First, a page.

About a month ago, I got a text on my crappy BlackBerry from my brother about a sighting of the ever elusive .380 autoMus Musculus in Wal-Mart. Once my wife got home from work, I made the four mile, forty five minute trip down there and sure enough, two one-hundred round boxes sat in plain view on the shelf. Thankful for good comms, I snagged both boxes - one for me, and one for my mom to help her break in her new heater.
This weekend my family and I made our way to the local gunshow, where peddlers of death and destruction were handing out AK-47s and fistfuls of money to all who dared to enter (if you didn't speak English and didn't have a driver's license, all you got was a lousy RPG). While we were there, I found .380 ammo aplenty, so I got another hundred rounds of target fodder for some close range draws, and thought what the hell, I'll buy a pack of Glaser Blues. I can't knock it if I haven't tried it.
I want to test these rounds in some stuff to see if they're all that, and so far I only fired one round to see what it would do to a gallon jug of water:
The round did exit, and if you look at the bottom of the split in the jug you can see the lead shot. It clocked in at 1,047 fps, which is about as fast as the Buffalo Bore Hard Casts that I use for carry move, although the Buffalo Bore rounds are 30 grains heavier.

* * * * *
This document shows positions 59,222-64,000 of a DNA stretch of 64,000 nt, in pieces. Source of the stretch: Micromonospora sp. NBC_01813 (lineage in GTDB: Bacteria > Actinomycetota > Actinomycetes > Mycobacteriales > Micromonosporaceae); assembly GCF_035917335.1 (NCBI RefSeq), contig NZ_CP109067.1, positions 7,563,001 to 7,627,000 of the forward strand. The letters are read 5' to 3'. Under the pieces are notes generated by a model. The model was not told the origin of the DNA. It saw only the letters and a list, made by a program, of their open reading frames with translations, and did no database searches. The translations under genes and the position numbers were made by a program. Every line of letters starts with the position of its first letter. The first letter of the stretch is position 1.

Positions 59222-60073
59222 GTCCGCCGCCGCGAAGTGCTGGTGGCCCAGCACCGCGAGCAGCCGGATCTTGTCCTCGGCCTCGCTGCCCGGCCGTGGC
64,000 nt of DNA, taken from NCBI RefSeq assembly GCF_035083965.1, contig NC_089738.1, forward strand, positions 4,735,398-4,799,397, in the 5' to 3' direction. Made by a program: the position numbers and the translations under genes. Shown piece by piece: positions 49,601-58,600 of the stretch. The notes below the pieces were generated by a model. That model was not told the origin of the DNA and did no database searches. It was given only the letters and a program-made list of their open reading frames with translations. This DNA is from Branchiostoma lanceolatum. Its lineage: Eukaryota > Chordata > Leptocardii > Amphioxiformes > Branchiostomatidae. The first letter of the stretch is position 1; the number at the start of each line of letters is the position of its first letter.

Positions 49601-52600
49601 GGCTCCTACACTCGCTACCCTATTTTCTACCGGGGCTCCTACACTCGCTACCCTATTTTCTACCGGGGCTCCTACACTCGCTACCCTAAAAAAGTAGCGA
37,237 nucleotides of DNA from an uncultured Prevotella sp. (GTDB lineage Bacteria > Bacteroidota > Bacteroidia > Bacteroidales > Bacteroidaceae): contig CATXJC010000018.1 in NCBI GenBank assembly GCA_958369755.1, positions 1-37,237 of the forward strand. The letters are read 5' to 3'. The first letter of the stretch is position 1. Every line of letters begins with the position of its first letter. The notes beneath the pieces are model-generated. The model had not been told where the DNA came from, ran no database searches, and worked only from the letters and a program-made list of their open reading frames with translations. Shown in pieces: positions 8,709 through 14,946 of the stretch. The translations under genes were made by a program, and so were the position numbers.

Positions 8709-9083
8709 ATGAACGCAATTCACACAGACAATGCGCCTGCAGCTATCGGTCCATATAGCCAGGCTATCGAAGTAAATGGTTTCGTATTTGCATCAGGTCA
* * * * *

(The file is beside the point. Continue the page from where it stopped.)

I'm going to shoot more stuff with the Glasers; maybe a coyote or something. I'm not drinking the frangible koolaid, I just want to see what the fuss is about. A couple of years ago, I watched a friend shoot a Glaser Blue from a 4" .357 Magnum through five walls that we had built to shoot rifles at. The walls were built to code with drywall, and the round didn't break up at all. After that test (which I have pictures of, but still haven't posted) I am convinced that the little .223 Remington is better for blasting inside of a home in regards to self defense and minimizing penetration in walls. Most of those bullets broke into little pieces while leaving the second wall, and a 9mm went through all five without a sweat.
As for the mighty Kel-Tec, it's got several hundred rounds through it now without a hiccup. I'm really impressed with the beast. My dad noted how the shell casings were thrown twenty five feet back behind me as I was shooting; this gun doesn't play around. I'll tell you though, never in my life would I have thought that I'd be picking around in the grass for every measly .380 casing that I fired. Strange times call for strange measures.